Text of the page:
Vietnamese Food

Food is what connects people and no where is that statement reflected more vividly than in Vietnam. From bustling street vendors to high-end fine dining restaurant, food can be found on almost every corner of city and country area, cherished by groups of family and friends and eating alone is a rare scene. And once you are in the country, you will soon realize authentic food is much broader than pho - the omnipresent noodle with beef and cha gio - deep fried spring rolls. Food in Vietnam is as diverse as its dialects and one can only uncover it while you stay long enough. Discover a gastronomic world in the S-shaped country with our food guide.

Sour Soup (Canh chua)
Soups

Sour Soup (Canh chua)

Vietnam is a tropical country with hot climate so Canh chua is one of the most popular dishes in Vietnamese people’s diets.

Crab Spring Rolls (Nem cua bể)
Seafood

Crab Spring Rolls (Nem cua bể)

If you fall in love with “nem ran” (Vietnamese spring rolls), nem cua be, is bound not to let you down for the first try.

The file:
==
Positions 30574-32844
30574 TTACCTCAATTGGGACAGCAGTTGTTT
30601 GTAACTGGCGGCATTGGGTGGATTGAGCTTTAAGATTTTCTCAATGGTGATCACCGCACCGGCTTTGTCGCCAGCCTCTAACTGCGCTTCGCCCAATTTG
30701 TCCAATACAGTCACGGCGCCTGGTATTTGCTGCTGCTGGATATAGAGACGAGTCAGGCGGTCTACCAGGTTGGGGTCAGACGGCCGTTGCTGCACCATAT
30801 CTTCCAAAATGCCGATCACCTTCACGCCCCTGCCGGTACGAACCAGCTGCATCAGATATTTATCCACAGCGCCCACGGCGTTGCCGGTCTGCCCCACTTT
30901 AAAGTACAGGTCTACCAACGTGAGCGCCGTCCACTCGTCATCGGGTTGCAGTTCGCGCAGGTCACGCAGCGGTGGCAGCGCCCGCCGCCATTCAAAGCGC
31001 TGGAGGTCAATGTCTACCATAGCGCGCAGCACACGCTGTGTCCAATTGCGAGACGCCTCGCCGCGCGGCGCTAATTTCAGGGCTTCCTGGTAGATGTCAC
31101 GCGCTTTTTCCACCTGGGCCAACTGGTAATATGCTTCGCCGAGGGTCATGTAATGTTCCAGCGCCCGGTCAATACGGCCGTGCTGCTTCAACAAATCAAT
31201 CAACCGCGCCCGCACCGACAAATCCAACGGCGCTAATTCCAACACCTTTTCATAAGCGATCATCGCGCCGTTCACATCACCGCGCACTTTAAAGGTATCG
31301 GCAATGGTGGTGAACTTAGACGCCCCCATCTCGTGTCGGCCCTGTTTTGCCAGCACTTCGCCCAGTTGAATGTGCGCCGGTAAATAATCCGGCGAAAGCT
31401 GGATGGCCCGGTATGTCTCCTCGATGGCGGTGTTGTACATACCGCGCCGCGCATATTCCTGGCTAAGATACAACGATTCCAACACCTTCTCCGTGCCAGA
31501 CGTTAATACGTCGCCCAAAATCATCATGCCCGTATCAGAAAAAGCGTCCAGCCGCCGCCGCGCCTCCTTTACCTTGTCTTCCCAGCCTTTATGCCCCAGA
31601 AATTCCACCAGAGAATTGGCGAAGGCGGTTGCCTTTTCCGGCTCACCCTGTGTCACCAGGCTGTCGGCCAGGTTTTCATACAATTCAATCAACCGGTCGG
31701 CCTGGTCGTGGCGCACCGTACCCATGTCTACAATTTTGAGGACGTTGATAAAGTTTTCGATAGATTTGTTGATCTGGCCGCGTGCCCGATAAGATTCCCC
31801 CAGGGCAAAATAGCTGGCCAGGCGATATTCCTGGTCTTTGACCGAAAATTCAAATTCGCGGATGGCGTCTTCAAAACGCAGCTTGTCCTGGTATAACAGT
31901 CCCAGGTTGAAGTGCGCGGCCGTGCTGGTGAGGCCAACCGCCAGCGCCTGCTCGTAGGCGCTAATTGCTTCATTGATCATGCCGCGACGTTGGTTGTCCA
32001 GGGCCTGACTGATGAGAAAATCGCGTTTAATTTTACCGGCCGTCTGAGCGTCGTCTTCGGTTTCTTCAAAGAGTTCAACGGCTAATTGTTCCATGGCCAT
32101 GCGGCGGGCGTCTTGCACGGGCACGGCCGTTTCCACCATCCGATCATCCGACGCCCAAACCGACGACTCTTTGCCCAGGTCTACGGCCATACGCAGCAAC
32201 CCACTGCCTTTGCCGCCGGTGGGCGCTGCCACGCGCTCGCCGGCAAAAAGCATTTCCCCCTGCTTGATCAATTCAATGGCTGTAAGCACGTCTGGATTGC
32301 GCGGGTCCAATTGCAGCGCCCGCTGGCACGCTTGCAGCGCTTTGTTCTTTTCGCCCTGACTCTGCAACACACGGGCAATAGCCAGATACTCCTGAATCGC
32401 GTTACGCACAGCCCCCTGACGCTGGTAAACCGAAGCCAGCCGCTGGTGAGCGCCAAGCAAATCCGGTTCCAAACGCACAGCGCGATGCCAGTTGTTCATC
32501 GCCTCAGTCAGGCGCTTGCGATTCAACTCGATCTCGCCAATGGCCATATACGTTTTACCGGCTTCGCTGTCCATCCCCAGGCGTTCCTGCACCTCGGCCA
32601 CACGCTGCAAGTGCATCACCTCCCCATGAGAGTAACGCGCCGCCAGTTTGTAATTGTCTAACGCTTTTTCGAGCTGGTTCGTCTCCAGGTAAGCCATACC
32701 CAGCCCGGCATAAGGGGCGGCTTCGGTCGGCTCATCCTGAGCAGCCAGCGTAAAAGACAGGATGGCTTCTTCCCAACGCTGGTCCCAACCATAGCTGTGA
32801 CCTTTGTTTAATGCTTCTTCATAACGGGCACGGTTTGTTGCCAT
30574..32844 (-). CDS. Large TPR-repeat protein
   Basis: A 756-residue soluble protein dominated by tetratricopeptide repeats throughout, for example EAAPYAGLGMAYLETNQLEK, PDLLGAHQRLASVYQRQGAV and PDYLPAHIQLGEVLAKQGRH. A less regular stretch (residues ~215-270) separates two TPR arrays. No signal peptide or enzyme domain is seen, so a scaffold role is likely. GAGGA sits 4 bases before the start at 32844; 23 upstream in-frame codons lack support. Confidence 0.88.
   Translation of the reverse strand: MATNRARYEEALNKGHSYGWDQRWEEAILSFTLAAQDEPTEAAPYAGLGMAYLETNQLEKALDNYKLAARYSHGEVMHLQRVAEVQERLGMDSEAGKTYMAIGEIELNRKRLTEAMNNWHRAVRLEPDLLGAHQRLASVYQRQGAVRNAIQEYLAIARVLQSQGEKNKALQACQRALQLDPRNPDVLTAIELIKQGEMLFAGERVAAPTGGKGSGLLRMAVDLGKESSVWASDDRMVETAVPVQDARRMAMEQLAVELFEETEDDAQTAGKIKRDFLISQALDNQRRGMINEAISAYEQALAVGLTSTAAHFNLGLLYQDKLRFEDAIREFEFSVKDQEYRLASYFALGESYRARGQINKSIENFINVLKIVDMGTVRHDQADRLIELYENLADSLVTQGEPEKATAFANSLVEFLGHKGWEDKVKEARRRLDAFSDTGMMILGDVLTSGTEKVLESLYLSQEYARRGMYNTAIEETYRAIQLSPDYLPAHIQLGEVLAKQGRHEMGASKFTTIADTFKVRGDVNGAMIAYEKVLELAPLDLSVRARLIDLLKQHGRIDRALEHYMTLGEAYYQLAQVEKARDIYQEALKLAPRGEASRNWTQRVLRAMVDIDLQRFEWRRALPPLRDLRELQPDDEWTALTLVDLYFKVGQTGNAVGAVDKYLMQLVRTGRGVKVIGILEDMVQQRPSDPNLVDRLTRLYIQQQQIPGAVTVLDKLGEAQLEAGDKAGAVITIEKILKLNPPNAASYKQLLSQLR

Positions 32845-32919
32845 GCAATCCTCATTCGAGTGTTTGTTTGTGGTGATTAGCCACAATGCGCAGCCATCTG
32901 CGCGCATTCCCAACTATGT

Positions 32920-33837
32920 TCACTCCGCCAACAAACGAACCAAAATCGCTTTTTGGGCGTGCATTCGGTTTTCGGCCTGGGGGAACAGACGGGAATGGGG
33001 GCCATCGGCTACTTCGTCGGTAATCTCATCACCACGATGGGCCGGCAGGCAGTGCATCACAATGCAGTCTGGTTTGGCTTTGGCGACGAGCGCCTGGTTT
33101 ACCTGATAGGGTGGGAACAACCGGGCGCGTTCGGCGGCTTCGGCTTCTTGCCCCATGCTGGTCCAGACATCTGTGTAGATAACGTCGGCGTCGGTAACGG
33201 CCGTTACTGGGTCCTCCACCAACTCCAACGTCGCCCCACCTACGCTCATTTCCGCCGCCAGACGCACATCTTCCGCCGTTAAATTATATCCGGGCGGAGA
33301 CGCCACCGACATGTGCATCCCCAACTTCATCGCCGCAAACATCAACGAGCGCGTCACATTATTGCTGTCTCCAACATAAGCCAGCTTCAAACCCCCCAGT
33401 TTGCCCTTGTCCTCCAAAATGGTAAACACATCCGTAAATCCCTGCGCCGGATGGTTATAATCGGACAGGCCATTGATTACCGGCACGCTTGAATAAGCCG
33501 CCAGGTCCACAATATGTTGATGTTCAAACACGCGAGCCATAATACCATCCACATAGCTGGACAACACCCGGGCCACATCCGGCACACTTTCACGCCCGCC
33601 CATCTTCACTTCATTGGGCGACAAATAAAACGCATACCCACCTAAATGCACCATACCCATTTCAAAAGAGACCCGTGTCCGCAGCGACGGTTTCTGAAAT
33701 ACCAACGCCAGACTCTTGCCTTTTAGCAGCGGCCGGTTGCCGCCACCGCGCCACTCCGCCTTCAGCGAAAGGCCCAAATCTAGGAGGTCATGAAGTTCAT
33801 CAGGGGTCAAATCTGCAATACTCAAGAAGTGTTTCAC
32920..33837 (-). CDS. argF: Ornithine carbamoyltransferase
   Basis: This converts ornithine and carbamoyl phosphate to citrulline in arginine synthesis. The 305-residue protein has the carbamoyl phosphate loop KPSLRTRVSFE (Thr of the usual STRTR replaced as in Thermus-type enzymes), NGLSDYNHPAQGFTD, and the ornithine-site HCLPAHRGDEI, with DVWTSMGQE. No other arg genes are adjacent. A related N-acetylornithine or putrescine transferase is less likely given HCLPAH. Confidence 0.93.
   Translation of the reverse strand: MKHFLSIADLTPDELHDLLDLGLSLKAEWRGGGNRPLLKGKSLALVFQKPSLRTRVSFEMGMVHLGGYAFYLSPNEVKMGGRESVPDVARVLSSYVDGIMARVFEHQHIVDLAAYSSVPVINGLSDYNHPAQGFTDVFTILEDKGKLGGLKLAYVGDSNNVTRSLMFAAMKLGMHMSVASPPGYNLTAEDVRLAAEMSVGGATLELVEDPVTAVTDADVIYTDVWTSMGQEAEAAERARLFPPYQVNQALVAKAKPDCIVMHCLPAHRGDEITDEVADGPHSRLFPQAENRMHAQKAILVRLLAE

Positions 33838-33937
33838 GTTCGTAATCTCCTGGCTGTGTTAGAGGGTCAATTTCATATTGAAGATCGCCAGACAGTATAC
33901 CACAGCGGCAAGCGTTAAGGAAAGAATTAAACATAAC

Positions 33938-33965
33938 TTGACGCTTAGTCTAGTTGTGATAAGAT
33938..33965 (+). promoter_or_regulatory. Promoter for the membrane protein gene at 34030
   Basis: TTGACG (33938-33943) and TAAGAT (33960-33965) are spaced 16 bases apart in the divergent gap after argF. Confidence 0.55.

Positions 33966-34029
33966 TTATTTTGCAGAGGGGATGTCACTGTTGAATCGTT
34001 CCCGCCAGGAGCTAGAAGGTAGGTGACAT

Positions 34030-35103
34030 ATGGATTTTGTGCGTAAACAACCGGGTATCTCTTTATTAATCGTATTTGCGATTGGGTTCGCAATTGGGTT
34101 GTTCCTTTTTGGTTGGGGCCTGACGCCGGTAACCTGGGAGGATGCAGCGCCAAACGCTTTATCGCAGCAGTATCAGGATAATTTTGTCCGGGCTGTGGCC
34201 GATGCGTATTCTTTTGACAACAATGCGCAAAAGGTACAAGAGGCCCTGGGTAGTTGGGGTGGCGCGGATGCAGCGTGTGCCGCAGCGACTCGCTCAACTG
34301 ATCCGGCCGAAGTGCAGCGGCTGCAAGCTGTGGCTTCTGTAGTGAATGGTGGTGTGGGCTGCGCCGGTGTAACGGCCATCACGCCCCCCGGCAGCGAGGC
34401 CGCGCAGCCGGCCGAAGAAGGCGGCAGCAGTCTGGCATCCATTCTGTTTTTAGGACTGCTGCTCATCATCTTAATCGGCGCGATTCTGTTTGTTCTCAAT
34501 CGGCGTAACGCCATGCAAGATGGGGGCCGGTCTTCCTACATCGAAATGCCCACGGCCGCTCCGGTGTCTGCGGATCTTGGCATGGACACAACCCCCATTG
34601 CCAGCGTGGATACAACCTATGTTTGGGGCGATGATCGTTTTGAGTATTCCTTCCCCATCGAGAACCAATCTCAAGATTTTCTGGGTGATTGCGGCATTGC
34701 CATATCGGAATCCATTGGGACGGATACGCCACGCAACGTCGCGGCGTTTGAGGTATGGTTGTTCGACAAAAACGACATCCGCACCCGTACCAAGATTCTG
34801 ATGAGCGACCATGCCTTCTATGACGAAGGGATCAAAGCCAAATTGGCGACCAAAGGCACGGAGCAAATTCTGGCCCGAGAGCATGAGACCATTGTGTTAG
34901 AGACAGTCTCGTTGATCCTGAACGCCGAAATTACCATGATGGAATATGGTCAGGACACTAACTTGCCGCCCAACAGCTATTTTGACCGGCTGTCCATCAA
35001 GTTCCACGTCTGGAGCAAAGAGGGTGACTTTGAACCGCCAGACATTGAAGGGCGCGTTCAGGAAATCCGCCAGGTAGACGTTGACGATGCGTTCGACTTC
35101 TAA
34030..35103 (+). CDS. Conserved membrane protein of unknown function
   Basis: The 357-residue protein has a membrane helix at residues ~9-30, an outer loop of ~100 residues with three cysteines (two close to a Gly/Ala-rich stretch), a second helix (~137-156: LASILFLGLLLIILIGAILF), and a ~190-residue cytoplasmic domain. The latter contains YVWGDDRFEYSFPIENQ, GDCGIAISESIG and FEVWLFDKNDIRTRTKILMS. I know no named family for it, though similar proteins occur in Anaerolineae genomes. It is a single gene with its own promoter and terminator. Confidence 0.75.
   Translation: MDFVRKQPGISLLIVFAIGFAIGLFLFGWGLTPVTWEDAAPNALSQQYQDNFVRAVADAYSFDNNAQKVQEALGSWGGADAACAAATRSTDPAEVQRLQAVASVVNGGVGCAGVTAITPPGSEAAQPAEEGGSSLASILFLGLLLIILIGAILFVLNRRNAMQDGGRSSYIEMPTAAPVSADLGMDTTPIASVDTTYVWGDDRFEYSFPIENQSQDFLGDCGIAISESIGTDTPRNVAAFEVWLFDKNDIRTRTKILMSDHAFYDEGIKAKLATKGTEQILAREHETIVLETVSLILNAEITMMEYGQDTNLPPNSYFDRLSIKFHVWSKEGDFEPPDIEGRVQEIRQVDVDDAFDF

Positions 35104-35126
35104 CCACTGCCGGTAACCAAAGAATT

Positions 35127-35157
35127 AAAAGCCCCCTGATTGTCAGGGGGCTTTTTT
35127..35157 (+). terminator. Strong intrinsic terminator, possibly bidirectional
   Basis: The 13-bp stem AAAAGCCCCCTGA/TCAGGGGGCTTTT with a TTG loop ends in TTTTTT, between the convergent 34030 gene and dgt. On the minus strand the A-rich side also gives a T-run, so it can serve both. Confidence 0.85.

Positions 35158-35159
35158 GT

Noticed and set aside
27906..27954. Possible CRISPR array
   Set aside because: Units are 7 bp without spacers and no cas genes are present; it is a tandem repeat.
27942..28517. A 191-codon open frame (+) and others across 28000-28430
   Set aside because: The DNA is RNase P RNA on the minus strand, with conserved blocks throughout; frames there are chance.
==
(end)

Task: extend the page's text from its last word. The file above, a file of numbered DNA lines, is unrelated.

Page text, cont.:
Fresh spring roll (Gỏi cuốn)
Meat

Fresh spring roll (Gỏi cuốn)

If you are seeking for a novel dish that is certain to help you stay away from fat or cholesterol but incredibly delicious on its own, do not miss the chance of a lifetime enjoying authentic gỏi cuốn in Vietnam

Vietnamese Fermented Pork Roll (Nem chua)
Meat

Vietnamese Fermented Pork Roll (Nem chua)

Wandering around the Old Quarter in the evening, you can easily be intrigued by the appetizing aroma and the greasy sweet taste of sizzling fermented pork roll grilled on barbecue over charcoals.

“Lẩu canh chua” (Sour Soup Hotpot)
Seafood

“Lẩu canh chua” (Sour Soup Hotpot)

With a taste perfectly fitting Vietnamese appetite, it is the most popular hotpot in Vietnam.

“Lẩu Dê” (goat hotpot)
Meat

“Lẩu Dê” (goat hotpot)

“Lẩu Dê” (goat hotpot) is quite famous in Vietnam for its nutritious value and appetizing flavor.

Lau mam (Fish hotpot)
Seafood

Lau mam (Fish hotpot)

“Lẩu mắm” is a southern specialty and an amazing marriage of preserved fish and hot-pot as well.

Thit kho (Caramelized Pork Belly)
Meat

Thit kho (Caramelized Pork Belly)

We also know that meat contains a number of important nutrients that are needed by our bodies for carrying out vital metabolic functions and provide us with energy and keep us healthy.

Tom Kho (Vietnamese simmered prawn)
Seafood